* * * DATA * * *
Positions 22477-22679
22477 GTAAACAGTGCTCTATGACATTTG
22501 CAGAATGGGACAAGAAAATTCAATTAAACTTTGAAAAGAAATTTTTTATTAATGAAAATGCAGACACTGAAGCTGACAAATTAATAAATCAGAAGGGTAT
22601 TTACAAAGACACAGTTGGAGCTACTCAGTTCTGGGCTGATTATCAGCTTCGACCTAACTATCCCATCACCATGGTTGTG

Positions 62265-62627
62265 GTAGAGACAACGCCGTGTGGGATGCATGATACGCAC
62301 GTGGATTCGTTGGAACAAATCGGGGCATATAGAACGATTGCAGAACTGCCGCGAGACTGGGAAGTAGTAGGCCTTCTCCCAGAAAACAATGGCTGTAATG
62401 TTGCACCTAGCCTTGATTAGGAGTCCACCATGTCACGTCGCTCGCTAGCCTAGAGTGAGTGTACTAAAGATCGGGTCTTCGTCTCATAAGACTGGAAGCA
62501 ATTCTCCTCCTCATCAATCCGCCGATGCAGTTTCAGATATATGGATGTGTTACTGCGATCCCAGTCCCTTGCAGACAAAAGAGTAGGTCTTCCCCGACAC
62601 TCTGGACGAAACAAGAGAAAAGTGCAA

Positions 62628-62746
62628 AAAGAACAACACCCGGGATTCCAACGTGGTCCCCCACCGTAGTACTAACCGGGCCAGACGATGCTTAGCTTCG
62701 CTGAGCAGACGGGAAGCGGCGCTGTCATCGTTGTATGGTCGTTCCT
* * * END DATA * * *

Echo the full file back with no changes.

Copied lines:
Positions 22477-22679
22477 GTAAACAGTGCTCTATGACATTTG
22501 CAGAATGGGACAAGAAAATTCAATTAAACTTTGAAAAGAAATTTTTTATTAATGAAAATGCAGACACTGAAGCTGACAAATTAATAAATCAGAAGGGTAT
22601 TTACAAAGACACAGTTGGAGCTACTCAGTTCTGGGCTGATTATCAGCTTCGACCTAACTATCCCATCACCATGGTTGTG

Positions 62265-62627
62265 GTAGAGACAACGCCGTGTGGGATGCATGATACGCAC
62301 GTGGATTCGTTGGAACAAATCGGGGCATATAGAACGATTGCAGAACTGCCGCGAGACTGGGAAGTAGTAGGCCTTCTCCCAGAAAACAATGGCTGTAATG
62401 TTGCACCTAGCCTTGATTAGGAGTCCACCATGTCACGTCGCTCGCTAGCCTAGAGTGAGTGTACTAAAGATCGGGTCTTCGTCTCATAAGACTGGAAGCA
62501 ATTCTCCTCCTCATCAATCCGCCGATGCAGTTTCAGATATATGGATGTGTTACTGCGATCCCAGTCCCTTGCAGACAAAAGAGTAGGTCTTCCCCGACAC
62601 TCTGGACGAAACAAGAGAAAAGTGCAA

Positions 62628-62746
62628 AAAGAACAACACCCGGGATTCCAACGTGGTCCCCCACCGTAGTACTAACCGGGCCAGACGATGCTTAGCTTCG
62701 CTGAGCAGACGGGAAGCGGCGCTGTCATCGTTGTATGGTCGTTCCT